Organizations must walk the sustainability talk in 2023
14 Mar 2023
Despite standing on the precipice of a global financial crisis, consumers who can afford to pay more for sustainable and climate-friendly solutions are doing so, data indicates. The pandemic may be in the rearview mirror, but the coronavirus crisis boosted people’s drive to make better decisions for the planet’s health.
According to IBM Institute for Business Value (IBV) research published in April 2021, which surveyed over 14,000 adults from nine countries, 93% of respondents said COVID-19 had influenced their views on sustainability. Notably, IBV’s February 2022 survey results showed that 51% of respondents said environmental sustainability was more important to them than 12 months earlier.
This rising desire to combat global warming means that people are more willing to pay a premium for products branded as sustainable or socially responsible. IBV data from 2021 revealed that half of the consumers quizzed would spend more. But, tellingly, in 2022, some 49% – an average of 59% more – said they had matched deed with word and paid extra.
These findings echo what I see and hear from clients, consumers, and supply-chain industry experts. Indeed, at a CPG Supply Chain Connect conference in Berlin last November, a couple of statistics – taken from World Economic Forum data – highlighted a worrying gap between consumer expectations and how organizations must do much more to improve sustainability and transparency in all operations. While 66% of consumers are willing to pay more for sustainable brands, just eight supply chains accounted for 50% of all global carbon emissions in early 2021.
The message is clear: in 2023, organizations that fail to evolve and prioritize sustainability and the environment risk being snubbed by increasingly eco-conscious customers and top talent. So businesses must walk the talk, and it’s here that bold leadership has to be demonstrated.
Sustainability and profit
All of the clients I am working with have a sustainability agenda, which is commendable. But I challenge business leaders to go further than net-zero targets and box-ticking. Instead, they should view the need to improve sustainability as a unique opportunity to rethink everything and evolve operations. Adopting this mindset is a win-win.
A considered strategy and long-term roadmap to deliver sustainability will inform internal and external communications while offering a touchstone for critical decisions around operations. If done holistically, it will reduce costs while increasing efficiencies and consumer appeal, achieving sustainability and profit.
Organizations can improve sustainability in numerous ways, some more obvious and direct than others. For instance, by implementing remote-working policies, a company’s carbon footprint is reduced, and it’s also a cost-saving opportunity. It’s great to see some organizations have established new rules that mean workers have to use trains or other forms of public transport for journeys that will take less than six hours.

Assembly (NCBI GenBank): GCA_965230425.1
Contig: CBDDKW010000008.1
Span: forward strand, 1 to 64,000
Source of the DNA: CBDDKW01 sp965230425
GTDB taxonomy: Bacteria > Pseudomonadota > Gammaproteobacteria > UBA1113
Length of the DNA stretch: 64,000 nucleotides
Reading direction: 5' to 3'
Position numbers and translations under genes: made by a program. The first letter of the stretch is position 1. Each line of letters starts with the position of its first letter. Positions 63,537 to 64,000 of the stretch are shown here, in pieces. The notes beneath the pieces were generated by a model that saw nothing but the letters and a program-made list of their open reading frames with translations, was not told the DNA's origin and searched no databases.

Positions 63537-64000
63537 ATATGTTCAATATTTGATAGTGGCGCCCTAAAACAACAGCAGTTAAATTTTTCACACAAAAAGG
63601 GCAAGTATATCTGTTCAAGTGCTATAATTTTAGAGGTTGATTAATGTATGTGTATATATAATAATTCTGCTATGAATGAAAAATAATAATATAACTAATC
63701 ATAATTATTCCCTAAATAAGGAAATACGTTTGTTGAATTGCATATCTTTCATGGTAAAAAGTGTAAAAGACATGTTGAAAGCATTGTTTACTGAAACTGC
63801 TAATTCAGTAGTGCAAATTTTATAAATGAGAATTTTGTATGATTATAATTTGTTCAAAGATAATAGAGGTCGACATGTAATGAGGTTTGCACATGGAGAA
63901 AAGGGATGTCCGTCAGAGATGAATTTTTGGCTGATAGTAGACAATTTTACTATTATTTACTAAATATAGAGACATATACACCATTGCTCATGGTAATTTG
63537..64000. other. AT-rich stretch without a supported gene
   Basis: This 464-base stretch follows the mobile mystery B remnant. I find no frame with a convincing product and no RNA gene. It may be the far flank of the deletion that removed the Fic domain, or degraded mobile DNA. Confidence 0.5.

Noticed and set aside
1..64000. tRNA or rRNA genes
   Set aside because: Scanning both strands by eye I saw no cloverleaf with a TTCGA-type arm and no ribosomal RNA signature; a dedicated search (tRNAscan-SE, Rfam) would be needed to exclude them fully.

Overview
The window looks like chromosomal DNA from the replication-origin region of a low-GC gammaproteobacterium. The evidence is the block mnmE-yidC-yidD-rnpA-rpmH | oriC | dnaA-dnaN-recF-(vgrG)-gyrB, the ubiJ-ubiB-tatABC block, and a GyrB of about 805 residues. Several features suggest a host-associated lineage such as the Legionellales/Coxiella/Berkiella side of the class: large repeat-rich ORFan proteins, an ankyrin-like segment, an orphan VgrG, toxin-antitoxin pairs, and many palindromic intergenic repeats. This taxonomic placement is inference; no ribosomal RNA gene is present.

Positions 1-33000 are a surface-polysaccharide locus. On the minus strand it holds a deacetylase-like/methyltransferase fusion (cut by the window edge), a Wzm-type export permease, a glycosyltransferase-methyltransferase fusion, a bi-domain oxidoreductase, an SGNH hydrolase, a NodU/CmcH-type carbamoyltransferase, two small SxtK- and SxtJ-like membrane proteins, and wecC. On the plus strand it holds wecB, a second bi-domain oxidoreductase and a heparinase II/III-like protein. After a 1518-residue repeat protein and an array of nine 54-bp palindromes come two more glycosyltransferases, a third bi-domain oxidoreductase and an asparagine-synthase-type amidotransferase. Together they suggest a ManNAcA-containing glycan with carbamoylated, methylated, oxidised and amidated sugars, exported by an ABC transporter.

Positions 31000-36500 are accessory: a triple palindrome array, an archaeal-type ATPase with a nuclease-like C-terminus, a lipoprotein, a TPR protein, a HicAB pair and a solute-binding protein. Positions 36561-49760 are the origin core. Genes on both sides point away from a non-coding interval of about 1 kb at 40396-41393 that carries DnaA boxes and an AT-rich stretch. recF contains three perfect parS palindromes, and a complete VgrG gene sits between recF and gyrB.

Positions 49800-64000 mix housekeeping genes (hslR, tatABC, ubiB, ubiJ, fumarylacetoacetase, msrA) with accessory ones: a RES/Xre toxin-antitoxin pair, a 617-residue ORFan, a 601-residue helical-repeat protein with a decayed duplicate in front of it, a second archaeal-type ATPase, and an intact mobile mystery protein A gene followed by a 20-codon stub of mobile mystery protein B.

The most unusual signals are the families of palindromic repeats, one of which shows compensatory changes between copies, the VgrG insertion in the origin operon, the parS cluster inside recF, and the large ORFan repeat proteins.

Pre-pandemic ways of working, especially around travel and commuting, look ancient in 2023, yet some companies are struggling to change and keep pace with workplace trends. Businesses should question what has to be done face-to-face. Or rather, ask what can’t be done virtually. Videoconferencing technology and tools are constantly improving; even supplier visits and audits can now be done remotely.
Of course, certain things, such as team building and brainstorming, are easier in person, but with departments ethically aligned and willing to revamp processes, great strides and savings are attainable on a sustainability journey.
Those that embed a culture of sustainability and support employees to be more eco-conscious – perhaps by installing more electric-car charge points or part-funding bicycle purchases – can prove their commitment from within and empower environmental champions.
Gen Z’s climate-positive purchasing decisions
As another example, being transparent about traceability and communicating the source of a product’s materials or ingredients, including packaging, will help businesses sharpen up supply-chain processes and also be more attractive to consumers.
Various studies show how Gen Z – the youngest generation in the workforce and a vital cohort to engage now for future success – is leading the way with climate-positive purchasing decisions. A report published earlier this year by the consultancy Oliver Wyman, which tracked 150,000 Gen Zers over two years, confirmed that this generation cares more about social and environmental issues than older groups.
Notably, the research found almost a third (31%) of Gen Z consumers reported they would buy more sustainable goods if they had more explicit product labels. Further, 29% would purchase sustainable goods with greater information on the product’s climate impact.
Both internally and externally, organizations must embrace sustainability and make it all-encompassing. Ultimately, business leaders bold enough to shine a light on operations, improve processes and communicate the progress of their sustainability journey will leap ahead of more sluggish and opaque rivals.